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Sony bulks up on slim cameras for spring 2012

Sony fills out the remainder of its T and W series Cyber-shots with the ultracompact TX66, rugged TX20, and the twin 10x zooms of the WX150 and W690.

Now playing: Watch this: Sony Cyber-shot DSC-TX66

Apparently, it wasn't enough for Sony to have one high-performance ultracompact in its T-series lineup. Joining the TX200V are the new TX66 and TX20.

The TX66 is almost the same as 2011's TX55, so if you have that, you probably don't need to dump it for the TX66. The 5x f3.5-4.8 26-130mm lens and 3.3-inch OLED touch screen are the carried over, but Sony bumped up the resolution from 16 to 18 megapixels. From the test shots I've taken so far, the extra resolution isn't really improving image quality. However, Sony is using its sensor and processing technologies to improve other things.

For example, its digital Clear Image Zoom uses pixel creation and pattern matching when it "zooms" in. Sony claims this will maintain the image quality and keep the same number of pixels, allowing you to double the camera's optical zoom; in the case of the TX66 that's 5x to 10x.

Also improved is the camera's shooting performance. Slide the lens cover down and it's ready to shoot. The TX66 gets a new autofocus system that focuses in approximately 0.13 second in daylight and 0.25 second in low light. We haven't lab tested it yet, but the camera does feel extraordinarily quick in casual testing, fast enough to shoot active kids--at least in bright daylight conditions. It will also burst shoot at 10 frames per second at full resolution; however, like past Sony models with this feature, you're stuck waiting for the pictures to store to your memory card--in this case a microSD card--before you can shoot again.

There are plenty of options for snapshooters to play with, too, including nine creative modes. But what I really liked was being able to tweak brightness, color, and vividness, even when shooting in its full automatic modes--something most cameras in this class don't let you do. If you've been unhappy with Sony's color processing in the past, the TX66 lets you easily adjust them with a simple slider.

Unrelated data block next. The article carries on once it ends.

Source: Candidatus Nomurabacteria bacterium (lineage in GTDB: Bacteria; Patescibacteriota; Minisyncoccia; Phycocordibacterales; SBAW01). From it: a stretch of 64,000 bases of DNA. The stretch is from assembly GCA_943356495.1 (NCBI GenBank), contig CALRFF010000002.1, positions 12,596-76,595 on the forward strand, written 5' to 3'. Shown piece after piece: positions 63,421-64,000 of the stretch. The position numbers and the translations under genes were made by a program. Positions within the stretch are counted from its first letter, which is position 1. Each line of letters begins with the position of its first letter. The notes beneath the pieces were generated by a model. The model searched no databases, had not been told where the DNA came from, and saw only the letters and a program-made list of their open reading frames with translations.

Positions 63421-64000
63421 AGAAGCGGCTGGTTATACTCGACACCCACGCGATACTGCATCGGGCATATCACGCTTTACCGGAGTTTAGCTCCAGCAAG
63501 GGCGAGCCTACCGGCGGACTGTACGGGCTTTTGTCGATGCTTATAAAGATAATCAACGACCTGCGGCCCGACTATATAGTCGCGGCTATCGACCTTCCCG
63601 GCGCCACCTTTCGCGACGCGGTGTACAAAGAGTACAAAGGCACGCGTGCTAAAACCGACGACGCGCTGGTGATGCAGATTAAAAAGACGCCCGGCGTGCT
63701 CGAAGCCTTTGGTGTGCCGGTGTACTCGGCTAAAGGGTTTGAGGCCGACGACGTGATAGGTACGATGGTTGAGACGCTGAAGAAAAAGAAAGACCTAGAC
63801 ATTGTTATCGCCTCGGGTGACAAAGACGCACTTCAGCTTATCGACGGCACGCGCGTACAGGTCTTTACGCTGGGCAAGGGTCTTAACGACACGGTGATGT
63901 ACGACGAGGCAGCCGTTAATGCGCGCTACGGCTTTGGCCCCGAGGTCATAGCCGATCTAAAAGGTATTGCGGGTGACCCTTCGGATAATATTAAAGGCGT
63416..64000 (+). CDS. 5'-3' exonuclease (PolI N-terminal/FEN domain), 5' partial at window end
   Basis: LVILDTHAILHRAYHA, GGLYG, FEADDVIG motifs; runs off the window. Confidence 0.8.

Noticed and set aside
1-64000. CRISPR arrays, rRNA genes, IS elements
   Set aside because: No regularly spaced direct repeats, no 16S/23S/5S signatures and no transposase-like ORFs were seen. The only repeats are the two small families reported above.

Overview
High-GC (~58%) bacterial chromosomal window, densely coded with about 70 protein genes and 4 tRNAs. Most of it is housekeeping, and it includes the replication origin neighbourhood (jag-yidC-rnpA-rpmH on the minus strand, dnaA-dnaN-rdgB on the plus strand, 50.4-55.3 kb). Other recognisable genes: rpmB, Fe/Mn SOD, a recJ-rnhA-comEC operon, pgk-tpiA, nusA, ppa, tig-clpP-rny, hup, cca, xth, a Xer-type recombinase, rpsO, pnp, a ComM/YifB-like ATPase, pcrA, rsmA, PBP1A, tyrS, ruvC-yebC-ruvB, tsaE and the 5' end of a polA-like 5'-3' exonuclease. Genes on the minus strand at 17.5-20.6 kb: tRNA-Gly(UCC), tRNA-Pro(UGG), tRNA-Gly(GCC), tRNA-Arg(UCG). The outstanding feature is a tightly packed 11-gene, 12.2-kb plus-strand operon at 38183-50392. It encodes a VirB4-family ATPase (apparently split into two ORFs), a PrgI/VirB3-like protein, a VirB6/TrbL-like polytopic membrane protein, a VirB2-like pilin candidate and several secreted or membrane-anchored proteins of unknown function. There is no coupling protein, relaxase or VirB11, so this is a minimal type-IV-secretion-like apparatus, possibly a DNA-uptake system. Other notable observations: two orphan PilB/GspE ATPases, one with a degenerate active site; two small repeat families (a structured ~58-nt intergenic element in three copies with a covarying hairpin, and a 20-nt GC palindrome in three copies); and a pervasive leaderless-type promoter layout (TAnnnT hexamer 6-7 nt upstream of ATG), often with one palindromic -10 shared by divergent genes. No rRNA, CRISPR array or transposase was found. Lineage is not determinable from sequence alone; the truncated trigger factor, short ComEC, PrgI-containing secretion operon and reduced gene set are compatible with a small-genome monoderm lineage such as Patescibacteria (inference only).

The DSC-TX66 will be available in March for around $350 in silver, gold, red, white, purple, and pink versions.

The TX20 will be available in orange, green, black, blue, and pink this May for about $330.

The TX20 is the refresh of Sony's 2011 ultracompact rugged camera, the TX10. It gets some shooting feature updates, like the aforementioned creative modes and the capability to capture full HD video and 12-megapixel stills simultaneously. The lens, sensor, and 3-inch ultrahigh-resolution touch screen are the same, and it just as rugged: waterproof up to 16 feet, dustproof, shockproof up to 5 feet, and freezeproof to 14 degrees Fahrenheit.

For those who like their cameras to look more like a camera, Sony added two 10x ultracompact cameras to its W-series models. The WX150, like the TX66, features an 18-megapixel BSI CMOS sensor, high-speed autofocus, enhanced low-light shooting, and improved image stabilization. Rounding out the features are a 10x 25-250mm lens and 3-inch high-res LCD.

It'll be available in May in silver, black, red, and blue versions for about $250.

If that lens sounds great, but you don't want or need all the high-performance features, you can pick up the W690. It's basically the same design, but it uses a 16-megapixel CCD sensor. A lot of the shooting options get stripped away, too, making it a fairly average point-and-shoot. But, the price drops to $180 and you get the same 10x zoom lens.